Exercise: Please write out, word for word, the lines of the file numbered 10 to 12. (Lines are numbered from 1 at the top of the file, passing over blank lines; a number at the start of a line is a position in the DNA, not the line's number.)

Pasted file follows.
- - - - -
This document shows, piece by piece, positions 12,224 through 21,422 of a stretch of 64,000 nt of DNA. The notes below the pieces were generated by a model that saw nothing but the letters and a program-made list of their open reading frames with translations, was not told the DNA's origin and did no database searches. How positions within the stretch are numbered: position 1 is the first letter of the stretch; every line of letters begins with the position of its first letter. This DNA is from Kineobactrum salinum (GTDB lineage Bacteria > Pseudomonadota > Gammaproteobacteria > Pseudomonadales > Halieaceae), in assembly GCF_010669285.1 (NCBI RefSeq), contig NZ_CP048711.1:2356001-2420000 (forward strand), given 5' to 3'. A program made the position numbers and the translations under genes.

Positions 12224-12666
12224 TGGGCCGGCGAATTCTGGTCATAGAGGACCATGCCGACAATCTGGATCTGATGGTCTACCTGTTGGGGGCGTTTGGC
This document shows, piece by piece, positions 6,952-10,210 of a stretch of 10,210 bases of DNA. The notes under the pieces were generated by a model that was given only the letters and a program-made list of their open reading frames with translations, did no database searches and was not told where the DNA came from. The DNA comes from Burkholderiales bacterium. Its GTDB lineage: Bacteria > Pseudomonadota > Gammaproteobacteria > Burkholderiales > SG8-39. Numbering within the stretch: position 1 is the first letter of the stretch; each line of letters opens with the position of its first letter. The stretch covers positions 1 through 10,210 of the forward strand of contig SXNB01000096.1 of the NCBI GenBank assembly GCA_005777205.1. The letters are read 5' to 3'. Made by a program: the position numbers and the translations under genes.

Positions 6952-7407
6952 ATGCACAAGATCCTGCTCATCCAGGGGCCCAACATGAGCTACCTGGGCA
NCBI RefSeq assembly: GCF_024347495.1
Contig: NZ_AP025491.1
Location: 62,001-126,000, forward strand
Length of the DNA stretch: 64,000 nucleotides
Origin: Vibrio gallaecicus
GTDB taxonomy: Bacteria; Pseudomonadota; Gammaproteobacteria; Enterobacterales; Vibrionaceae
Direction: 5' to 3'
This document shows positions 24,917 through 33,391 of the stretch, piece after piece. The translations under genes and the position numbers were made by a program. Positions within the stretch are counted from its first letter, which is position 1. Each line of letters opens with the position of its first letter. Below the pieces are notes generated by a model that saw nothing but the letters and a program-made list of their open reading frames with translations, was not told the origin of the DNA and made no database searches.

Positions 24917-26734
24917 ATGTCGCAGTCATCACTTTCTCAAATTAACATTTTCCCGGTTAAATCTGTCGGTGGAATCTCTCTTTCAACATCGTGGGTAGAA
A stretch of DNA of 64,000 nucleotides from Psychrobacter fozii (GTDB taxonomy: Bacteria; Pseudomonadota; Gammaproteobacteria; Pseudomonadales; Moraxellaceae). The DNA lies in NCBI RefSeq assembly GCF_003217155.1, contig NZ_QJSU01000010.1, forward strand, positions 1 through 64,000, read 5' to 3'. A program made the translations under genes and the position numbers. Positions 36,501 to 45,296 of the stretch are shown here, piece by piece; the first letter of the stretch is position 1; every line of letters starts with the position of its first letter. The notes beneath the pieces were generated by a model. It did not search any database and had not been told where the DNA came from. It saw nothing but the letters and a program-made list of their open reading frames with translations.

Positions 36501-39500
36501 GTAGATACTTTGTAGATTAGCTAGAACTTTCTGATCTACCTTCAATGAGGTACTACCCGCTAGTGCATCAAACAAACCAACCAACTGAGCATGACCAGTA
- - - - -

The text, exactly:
Length of the DNA stretch: 64,000 nucleotides
Origin: Vibrio gallaecicus
GTDB taxonomy: Bacteria; Pseudomonadota; Gammaproteobacteria; Enterobacterales; Vibrionaceae